Published 1 April 2015
Maria Katsonis enjoyed a traditional Greek childhood, living on top of a milk bar and sharing a bedroom with her yiayia. She was a good Greek girl throughout high school until university when she discovered her rebellious side and abandoned nine-tenths of an economics degree for a career in the theatre.
The Good Greek Girl
The Good Greek Girl will make you laugh, cry, gasp and smile, written with the honesty Maria’s story deserved, and the elegance and craft expected from such an inspiring public intellectual.
Maria Katsonis is the good Greek girl who grew up above her parents’ milk bar and shared a bedroom with her yiayia. That is until university where she discovered her rebellious side, realized her true sexuality and abandoned nine-tenths of an economics degree for a career in the theatre.
Furthering her studies later in life, Maria attended Harvard University and left with a Masters of Public Administration. Little did she know, in five years time, she would be alone on a bed in a white psych ward fighting for her life.
PRAISE FOR MARIA KATSONIS AND THE GOOD GREEK GIRL
'A keenly observed and unflinching memoir… It's a stunning book. I found it compelling and so lucidly written' Jon Faine, ABC 774 Melbourne
'An intelligent and loving memoir of depression' The Age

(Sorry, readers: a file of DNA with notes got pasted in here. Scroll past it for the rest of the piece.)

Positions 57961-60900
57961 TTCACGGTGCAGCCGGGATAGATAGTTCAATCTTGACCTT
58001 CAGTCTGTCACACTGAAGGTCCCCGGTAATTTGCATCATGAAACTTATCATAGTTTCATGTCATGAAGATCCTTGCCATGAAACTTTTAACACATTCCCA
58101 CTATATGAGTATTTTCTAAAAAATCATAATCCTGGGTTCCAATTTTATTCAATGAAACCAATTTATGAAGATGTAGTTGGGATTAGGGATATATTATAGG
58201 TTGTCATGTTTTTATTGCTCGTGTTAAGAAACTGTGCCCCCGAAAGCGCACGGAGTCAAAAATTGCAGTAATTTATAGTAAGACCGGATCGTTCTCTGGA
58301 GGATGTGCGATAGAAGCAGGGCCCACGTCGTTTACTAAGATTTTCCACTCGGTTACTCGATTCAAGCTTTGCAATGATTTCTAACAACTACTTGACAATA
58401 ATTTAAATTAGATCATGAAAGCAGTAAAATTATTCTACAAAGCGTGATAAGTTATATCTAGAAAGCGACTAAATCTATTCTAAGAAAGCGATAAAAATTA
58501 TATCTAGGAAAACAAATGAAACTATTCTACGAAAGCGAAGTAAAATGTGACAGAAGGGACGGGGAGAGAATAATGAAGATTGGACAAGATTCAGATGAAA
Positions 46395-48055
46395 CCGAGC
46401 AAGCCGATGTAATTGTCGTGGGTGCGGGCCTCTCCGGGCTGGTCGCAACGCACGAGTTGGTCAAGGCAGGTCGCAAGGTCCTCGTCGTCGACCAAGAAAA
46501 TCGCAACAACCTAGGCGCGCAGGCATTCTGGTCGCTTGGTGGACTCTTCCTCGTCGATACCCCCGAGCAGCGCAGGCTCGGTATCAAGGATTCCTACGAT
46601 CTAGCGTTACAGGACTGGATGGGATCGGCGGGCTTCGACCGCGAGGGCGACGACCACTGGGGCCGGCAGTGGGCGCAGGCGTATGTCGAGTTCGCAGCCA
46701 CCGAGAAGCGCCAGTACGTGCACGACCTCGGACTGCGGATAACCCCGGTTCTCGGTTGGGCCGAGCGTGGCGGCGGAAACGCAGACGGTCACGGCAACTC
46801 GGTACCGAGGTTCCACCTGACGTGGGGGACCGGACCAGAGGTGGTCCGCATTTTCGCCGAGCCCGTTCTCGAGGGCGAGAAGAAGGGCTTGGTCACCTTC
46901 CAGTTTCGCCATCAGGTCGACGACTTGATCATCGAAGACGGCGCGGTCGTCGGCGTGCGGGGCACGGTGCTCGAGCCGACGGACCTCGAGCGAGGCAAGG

'It is impossible not to enjoy Katsonis' warm and open companionship as she takes us through her life. The world needs the rare kindness Katsonis is able to show to both herself and others' Sydney Morning Herald
'One of the most anticipated books of 2015' Martin Shaw, Readings
'Prepare yourself for a beautiful, inspiring and extraordinary tale of triumph over adversity' LOTL Magazine
'The quality of Katsonis' writing is superb. She demonstrates a playful sense of humour despite the gravity of her topic' Readings Monthly
'The value in this text is the explicit detailing of daily life in the psych ward, in suffering depression, and in the path to recovery' Books+Publishing
'A very profound memoir, I really found it extraordinary to read' Natasha Mitchell, ABC Radio National, Life Matters
'She writes clearly and lucidly about her decline, hospitalisation and recovery, and helps the reader understand what it means to be out of your mind' The Advertiser